Appeals Court Ruling Raises Pension Liability Issues for Private Equity Funds

February 05, 2014, 02:26 PM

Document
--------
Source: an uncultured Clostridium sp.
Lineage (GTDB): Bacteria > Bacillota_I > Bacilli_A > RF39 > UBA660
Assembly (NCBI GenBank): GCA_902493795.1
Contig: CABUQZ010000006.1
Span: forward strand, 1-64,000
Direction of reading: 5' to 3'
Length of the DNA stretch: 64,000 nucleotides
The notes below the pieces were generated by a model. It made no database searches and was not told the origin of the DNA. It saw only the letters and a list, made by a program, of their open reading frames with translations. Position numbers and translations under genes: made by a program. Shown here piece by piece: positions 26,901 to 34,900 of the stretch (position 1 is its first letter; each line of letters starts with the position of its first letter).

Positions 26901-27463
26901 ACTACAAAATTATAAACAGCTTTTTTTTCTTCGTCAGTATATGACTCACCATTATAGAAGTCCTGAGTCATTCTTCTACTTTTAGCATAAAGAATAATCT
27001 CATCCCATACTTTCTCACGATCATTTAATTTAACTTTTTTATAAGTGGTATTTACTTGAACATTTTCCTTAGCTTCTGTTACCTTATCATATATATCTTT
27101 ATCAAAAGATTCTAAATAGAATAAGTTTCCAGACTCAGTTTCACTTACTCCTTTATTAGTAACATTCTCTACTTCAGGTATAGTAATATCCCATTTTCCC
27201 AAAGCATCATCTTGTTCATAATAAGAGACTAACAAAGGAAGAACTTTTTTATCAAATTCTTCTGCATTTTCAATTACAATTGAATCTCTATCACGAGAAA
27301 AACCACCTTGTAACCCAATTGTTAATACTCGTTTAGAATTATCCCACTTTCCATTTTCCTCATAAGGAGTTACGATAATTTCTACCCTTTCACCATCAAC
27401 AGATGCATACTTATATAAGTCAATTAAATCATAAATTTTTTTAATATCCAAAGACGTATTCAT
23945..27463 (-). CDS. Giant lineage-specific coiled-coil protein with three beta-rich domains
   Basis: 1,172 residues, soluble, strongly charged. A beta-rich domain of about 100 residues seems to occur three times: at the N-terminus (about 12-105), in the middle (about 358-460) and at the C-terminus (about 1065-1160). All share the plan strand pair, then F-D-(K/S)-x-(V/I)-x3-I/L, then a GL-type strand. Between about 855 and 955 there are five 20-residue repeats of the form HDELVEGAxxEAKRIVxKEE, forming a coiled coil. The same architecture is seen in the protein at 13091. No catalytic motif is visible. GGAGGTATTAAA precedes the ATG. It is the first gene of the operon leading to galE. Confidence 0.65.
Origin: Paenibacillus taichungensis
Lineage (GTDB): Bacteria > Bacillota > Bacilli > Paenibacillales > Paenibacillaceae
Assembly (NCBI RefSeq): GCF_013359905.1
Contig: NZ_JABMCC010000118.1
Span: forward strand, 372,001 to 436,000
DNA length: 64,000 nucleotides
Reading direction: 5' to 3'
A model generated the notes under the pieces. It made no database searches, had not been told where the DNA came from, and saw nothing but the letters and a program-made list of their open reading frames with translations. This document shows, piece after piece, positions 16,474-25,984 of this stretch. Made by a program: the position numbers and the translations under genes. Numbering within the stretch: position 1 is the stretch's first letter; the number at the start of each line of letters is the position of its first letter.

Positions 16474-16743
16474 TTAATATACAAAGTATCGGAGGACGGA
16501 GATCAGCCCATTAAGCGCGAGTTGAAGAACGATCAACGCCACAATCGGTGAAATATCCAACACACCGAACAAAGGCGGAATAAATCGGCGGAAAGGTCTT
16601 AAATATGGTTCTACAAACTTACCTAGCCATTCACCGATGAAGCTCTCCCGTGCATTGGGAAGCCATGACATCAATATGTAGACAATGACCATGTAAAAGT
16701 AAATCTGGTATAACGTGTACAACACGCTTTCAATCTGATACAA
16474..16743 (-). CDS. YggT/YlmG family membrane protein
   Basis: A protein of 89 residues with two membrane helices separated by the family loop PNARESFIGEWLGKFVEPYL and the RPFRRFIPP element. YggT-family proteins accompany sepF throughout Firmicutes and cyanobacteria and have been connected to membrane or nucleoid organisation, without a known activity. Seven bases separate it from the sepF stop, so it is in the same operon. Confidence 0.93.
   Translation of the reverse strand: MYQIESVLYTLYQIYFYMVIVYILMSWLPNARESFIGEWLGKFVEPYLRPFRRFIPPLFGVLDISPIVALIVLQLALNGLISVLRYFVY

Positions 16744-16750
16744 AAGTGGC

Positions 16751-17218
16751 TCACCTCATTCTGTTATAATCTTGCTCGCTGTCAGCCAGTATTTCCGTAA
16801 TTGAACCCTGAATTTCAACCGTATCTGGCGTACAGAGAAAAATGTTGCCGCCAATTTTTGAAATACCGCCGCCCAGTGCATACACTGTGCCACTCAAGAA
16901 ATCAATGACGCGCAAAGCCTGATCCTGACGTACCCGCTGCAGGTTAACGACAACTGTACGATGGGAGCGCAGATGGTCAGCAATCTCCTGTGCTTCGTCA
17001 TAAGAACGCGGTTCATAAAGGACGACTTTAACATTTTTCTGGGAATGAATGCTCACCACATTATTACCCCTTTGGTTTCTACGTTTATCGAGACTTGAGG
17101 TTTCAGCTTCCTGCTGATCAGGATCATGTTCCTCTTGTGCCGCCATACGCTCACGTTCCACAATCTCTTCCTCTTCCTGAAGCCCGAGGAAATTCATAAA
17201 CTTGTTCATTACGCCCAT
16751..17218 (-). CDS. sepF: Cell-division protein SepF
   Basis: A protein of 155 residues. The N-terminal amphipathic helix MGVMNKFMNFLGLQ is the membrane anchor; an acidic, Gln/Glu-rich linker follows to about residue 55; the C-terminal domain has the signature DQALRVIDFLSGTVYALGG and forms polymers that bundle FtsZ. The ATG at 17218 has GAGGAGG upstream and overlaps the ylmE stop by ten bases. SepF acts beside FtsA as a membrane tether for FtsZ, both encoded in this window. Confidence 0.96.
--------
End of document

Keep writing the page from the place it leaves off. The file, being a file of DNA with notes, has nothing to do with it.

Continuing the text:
After years of threats from Congress and tax-reform advocates, private equity fund sponsors have been dealt a potential setback from an unlikely source: The federal 1st Circuit Court of Appeals. The courts recent decision in Sun Capital Partners III, L.P. v. New England Teamsters could make private equity funds liable for their portfolio companies underfunded pension obligations, a potentially massive liability in some transactions that will require careful pre-closing structuring to sidestep. The ruling has also rekindled the debate over the tax treatment of fund sponsors profits, which relies on investor status to achieve favorable capital gains rates on their earnings. ERISA historically protected private equity funds from their portfolio companies underfunded pensions. Under ERISA, which governs liability in this context, any trade or business under common control with a pension plan sponsor is jointly liable for the sponsors pension obligations. That includes underfunding liabilities. A trade or business generally is limited to an active, continuous operation that exists to make a profit or income. Common control exists where one entity owns at least 80% of another entity, usually seen with parent companies that own at least 80% of a subsidiary company. Crucially, though, common control can flow up to a parent company and back down to other subsidiaries. In contrast to operating companies, private equity funds historically have been considered passive investors rather than active trades or businesses under ERISA. As a result, they have avoided pension liabilities of their portfolio companies, even where the fund owned 100% of the portfolio companys stock. This view has prevailed almost universally until recently, when both the PBGC and a federal district court opined that private equity funds could be trades or businesses under the so-called investment plus approach (though neither of those pronouncements created binding law). Earlier this year, the 1st Circuit followed this tack: After reviewing the Sun Capital funds active management of its portfolio companyin circumstances very typical for private equity investmentsit concluded that the fund was so involved in running the portfolio company that it became an active trade or business, eliminating the primary justification for shielding private equity funds from pension liabilities in distressed portfolio companies. The court followed the PBGCs investment plus approachbut declined to explain what any particular plus might bein holding that the Sun Capital funds were not merely passive investors without ERISA liability. (The court did, however, highlight as one important factor the fact that the fund received an offset of fees charged by the management company for fees paid by the funds portfolio companies.) Unlike the PBGCs and district courts non-binding positions, the 1st Circuits rationale is now mandatory in all district courts within the 1st Circuit, which covers Maine, Massachusetts, New Hampshire, Rhode Island, and Puerto Rico. And as the first court at this level to apply this approach, the ruling sets an example for future appeals courts across the country. One important question was left unansweredwhether divided ownership of the portfolio company between two of Sun Capitals private equity funds (70% in one fund; 30% in another) could be aggregated for purposes of common control under ERISA. Allowing aggregation would result in common control even where no single entity owns 80% of the portfolio company. Regardless of this outcome, the trade or business prong is the only safeguard preventing pension liability where a fund owns at least 80% of a portfolio company and is therefore categorically under common control. And while the Sun Capital case involved the companys withdrawal from a multiemployer pension plan, the same ERISA rules govern single-employer pension plans like the earlier example. Interestingly, though, the Sun Capital decision did hold that prospectively structuring the purchase 70%/30% between two funds was not enough to impose evade or avoid liability on the funds, which may result if one fund owns at least 80% of the company and attempts to later restructure its ownership to avoid ERISA liability. In the wake of the Sun Capital case, fund sponsors should closely review any existing pension funding problems in their portfolio companies. Going forward, fund sponsors should diligently address a targets pension planand the targets ability to continue meeting its funding obligationsbefore closing on a transaction. If any problems exist, fund sponsors should either address them with the sellers or attempt to structure the deal to circumvent the common control provisions now that the trade or business safeguard no longer provides protection with any certainty. If pension underfunding issues cannot be fully resolved before closing, funds may consider buying less than 80% of the outstanding equity or being prepared to assume any pension liabilities. Sponsors must also remember that common control can flow up to the fund and back down to its other portfolio companies, putting the entire range of the funds investments at risk, so they should fully consider the wide-reaching effects of this scenario before acquiring a company with serious pension troubles. Kaufman & Canoles prides itself on resolving the most daunting challenges or avoiding them altogether. Whether you’re new to the game or a seasoned professional, our attorneys draw from diverse backgrounds in employee benefits, mergers and acquisitions, private equity fund formation, and corporate law to distill your most complicated legal situations down to sound business advice. So when you’re ready to go to the next level, we can take you there. And we will. – Robert Q. Johnson